Merryn Somerset Webb reviews our portfolio of investment trusts.
When I launched the MoneyWeek investment trust portfolio, I did warn you that it was to be held for the long term and that you probably shouldn’t expect much by way of updates or changes. I hope you all remember that bit of the deal, because you have, as you might have noticed, had precious little in the way of updates or adjustments. On the plus side, our neglect has been firmly endorsed by one of our economic heroes, Richard Thaler (the less attention you pay, the more money you’ll have) and the strategy hasn’t done badly either.
Since inception (15 June 2012), up to Tuesday 15 September, the MSCI World index has returned a total of 50.1% (in sterling, rather than dollar terms to reflect the fact that we’re assuming you’re a UK investor), the FTSE All Share has managed 34.4% and your portfolio has given you 50.9%. That’s not bad for a defensive portfolio in a bull market.
The main drivers have been Scottish Mortgage and Finsbury Growth & Income (up 103% and 81% respectively). 3i Infrastructure has also done very well (60%), as has our one addition so far, Caledonia (up 28% since 9/10/13). Finally, RIT Capital (after a nail-bitingly slow start) appears to have come good (29%).
There is, however, one laggard – Personal Assets Trust (PAT) – which is off just over 2.5% since June 2012. This doesn’t bother us at all. PAT is in the portfolio as insurance – to save our bacon when markets collapse again (as they surely will). When I asked our expert panel (Alan Brierley of Canaccord Genuity, Sandy Cross of Rossie House, and Simon Elliott of Winterflood) what they wanted to take out or add to the portfolio, there was unanimous support for the trust and its manager, Sebastian Lyon. His “time will come”, says Brierley. And probably quite soon: Brierley reckons that with an increasingly large “gap between valuations and fundamentals”, there is one last rally left in the global bull market before a messy “rush to the exits”. So PAT stays in.
The panel struggled to see any reason to remove any of the other constituents. We all like Scottish Mortgage. It will underperform horribly when the next crash comes (Brierley rates it a “tactical hold”), but if you want to be exposed to growth and innovation (and we do) it is a fabulous fund to hold for the long term (which is all we care about). The same goes for Finsbury. It is a quality trust investing in good companies for the long term. Some of those companies are now rather more expensive than we would like, but again, this portfolio is about low turnover and a 10- to 20-year view.
We are happy with Caledonian and RIT as well. Both offer nice non-equity diversification and we like that. Finally, 3i. This is the only one there is some dissention on. It has done well for us so far, says Elliott, but it has recently reset its target return objectives and “we suspect it will not perform as strongly in the future”.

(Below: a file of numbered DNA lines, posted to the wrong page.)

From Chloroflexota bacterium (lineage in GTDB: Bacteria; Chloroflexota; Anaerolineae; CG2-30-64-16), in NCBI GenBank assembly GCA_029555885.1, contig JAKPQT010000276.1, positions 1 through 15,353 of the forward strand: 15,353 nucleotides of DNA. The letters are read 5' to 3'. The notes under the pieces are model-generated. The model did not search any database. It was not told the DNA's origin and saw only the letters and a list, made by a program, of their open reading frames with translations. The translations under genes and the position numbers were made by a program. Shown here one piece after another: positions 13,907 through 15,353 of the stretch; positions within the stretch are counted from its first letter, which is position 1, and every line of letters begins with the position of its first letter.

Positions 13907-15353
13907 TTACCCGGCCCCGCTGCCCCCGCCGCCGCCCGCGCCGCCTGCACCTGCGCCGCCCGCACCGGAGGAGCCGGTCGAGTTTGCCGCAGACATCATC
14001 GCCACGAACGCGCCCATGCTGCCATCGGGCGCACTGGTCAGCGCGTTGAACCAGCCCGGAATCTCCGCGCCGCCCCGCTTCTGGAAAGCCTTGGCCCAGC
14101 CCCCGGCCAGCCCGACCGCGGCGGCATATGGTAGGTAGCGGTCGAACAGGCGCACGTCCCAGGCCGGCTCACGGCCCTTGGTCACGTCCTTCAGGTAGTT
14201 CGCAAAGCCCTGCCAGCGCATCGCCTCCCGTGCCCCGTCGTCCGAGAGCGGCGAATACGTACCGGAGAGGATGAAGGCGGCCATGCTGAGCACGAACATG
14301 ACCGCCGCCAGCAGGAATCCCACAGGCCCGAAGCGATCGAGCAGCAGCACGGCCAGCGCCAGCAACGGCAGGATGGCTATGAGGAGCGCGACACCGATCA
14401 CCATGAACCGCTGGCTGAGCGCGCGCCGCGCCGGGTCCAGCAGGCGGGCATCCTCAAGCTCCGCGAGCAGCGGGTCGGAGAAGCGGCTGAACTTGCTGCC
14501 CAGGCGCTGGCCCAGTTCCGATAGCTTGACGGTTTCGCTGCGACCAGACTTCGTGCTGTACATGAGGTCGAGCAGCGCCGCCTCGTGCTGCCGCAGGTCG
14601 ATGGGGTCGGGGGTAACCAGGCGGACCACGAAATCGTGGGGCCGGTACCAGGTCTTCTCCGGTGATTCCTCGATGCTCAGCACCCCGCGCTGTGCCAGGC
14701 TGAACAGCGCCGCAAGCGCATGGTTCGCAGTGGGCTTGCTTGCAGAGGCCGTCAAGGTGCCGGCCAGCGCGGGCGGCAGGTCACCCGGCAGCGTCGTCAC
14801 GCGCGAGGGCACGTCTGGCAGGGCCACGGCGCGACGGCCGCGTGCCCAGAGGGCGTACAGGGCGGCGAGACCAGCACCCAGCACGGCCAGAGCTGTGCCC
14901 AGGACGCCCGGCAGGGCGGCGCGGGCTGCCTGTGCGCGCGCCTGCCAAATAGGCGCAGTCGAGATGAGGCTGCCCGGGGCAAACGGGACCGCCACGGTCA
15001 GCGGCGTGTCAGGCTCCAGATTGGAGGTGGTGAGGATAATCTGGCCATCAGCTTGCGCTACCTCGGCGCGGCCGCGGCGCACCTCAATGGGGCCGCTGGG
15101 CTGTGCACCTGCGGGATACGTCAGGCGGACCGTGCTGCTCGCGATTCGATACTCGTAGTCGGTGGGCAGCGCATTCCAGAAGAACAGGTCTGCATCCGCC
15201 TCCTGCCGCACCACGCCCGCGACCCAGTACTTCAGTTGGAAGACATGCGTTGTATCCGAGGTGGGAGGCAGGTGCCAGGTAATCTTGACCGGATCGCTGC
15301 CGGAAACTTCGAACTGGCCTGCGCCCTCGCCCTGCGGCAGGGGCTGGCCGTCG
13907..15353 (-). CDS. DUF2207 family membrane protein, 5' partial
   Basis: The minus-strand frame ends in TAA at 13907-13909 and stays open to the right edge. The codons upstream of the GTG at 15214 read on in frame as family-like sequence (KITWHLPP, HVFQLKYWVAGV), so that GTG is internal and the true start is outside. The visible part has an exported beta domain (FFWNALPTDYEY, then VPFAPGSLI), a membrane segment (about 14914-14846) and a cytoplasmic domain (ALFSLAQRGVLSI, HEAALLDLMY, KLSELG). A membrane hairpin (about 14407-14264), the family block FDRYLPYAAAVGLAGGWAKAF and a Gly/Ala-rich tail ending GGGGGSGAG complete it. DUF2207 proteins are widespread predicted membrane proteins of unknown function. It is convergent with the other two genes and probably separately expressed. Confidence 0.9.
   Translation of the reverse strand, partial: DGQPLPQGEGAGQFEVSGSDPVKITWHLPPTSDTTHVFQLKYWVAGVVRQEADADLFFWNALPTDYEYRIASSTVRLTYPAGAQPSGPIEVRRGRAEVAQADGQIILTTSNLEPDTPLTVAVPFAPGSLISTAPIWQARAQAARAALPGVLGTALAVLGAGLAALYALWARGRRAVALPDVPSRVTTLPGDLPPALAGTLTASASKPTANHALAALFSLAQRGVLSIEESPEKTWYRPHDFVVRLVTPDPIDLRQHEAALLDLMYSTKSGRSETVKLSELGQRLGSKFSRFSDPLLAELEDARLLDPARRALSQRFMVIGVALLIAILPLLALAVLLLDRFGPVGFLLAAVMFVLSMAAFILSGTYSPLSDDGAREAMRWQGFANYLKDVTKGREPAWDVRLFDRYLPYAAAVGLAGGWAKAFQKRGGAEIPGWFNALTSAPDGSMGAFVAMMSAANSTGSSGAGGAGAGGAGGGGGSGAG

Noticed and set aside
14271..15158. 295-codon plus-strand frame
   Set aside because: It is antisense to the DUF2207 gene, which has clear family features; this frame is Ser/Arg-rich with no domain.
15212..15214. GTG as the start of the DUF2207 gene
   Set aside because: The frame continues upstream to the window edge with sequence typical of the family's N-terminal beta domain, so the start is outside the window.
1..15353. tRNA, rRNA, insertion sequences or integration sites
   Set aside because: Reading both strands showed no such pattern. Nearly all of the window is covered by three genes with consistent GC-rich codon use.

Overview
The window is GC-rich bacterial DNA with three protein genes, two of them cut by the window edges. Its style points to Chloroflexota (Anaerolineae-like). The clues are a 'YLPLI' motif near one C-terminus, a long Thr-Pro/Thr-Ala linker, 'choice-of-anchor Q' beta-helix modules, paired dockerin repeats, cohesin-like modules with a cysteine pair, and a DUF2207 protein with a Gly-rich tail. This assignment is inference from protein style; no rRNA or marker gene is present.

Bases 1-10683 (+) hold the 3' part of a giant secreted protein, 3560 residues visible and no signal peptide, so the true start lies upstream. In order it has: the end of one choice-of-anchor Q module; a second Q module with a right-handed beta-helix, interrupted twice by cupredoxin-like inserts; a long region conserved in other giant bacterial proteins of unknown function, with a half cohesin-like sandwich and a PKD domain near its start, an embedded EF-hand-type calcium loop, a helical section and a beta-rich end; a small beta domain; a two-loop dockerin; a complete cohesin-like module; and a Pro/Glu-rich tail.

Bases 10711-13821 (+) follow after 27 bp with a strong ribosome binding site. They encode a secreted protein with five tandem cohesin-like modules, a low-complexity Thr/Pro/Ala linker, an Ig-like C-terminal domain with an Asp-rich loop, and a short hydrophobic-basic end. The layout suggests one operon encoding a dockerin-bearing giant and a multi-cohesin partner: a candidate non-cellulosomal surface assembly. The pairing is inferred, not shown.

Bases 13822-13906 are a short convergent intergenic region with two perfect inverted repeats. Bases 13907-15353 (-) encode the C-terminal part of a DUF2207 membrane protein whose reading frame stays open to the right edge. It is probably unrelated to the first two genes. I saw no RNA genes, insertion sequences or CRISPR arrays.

So if it went, what would replace it? Murray International (LSE: MYI) perhaps. This is a contrarian play. It’s off 23% in the last year, and is trading on a 4% discount to its net asset value (NAV) at a time when the discounts for most trusts are near historic lows (for those unfamiliar with investment trust jargon, when a trust trades at a “discount” it essentially means that you can buy the underlying portfolio for less than its actual value, whereas when a trust is trading at a “premium”, it means you are paying more than the underlying portfolio is worth).
The panel reckons this trust is worth looking at for its Asian exposure and the low share price. We even discussed swapping it with Scottish Mortgage. But in the end the verdict was: tempting, but not tempting enough. It’s one to keep an eye on though.
The other option that came up was the Law Debenture Corporation (LSE: LWDB). Look at the literature on this particular investment trust and you will see that it is trading at a 7% premium to its NAV. You might think that looks bad. But it isn’t. The trust owns an income-producing trustee business that isn’t included in the official NAV.
Cross and Brierley are both huge fans. It is in Cross’s personal portfolio and also in those of many of his clients. Brierley also puts it at the top of the list of investment trust candidates for his own pension – he reckons that Henderson, which focuses very much on small and medium-sized value investments, is a “brilliant manager”.
Other suggestions for alternatives were thin on the ground for three main reasons: Elliott reckons our portfolio is well placed for “all weather”; there isn’t much cheap stuff around; and we are all loath to fiddle for the sake of fiddling (we’re sure that Thaler would approve).
So what to do? Much thinking later we have decided to swap 3i for Law Debenture in the hope that Henderson’s valuation-based stock-picking approach will offer a little more protection when the downturn comes. This is only our second change in three years, so I hope you won’t think us overactive. However, just in case, I promise to neglect the portfolio for as long as usual this time, and probably to change nothing the next time we review it.
|The MoneyWeek investment trust portfolio|
|Investment trust||Ticker||Date bought||Price when bought||Date sold||Price at 15/9/15
or when sold
|% change||Total return
|Scottish Mortgage *||SMT||15/06/12||642p||n/a||250p||94.63%||103.33%|
|3i Infrastructure||3IN||15/06/12||124p||SELL NOW||167.2p||34.84%||60.10%|
|Law Debenture Corporation||LWDB||BUY NOW||494.5p||n/a||–||–||–|
|FTSE All Share||18.94%||34.44%|
|* Return adjusted for 5-for-1 stock split on 30/6/14|
|** Assumes BH Macro holding rolled into Caledonia|
|*** Returns in pounds sterling|
|Investment trust||Ticker||NAV when bought||Latest NAV at 15/8/14||% NAV change||Prem/disc. when bought||Prem/disc. at 15/9/15||Forward yield|
|BH Macro||BHMG||SOLD 11/10/13|
|Law Debenture Corporation||LWDB||461p||–||–||8.5%||–||3.2%|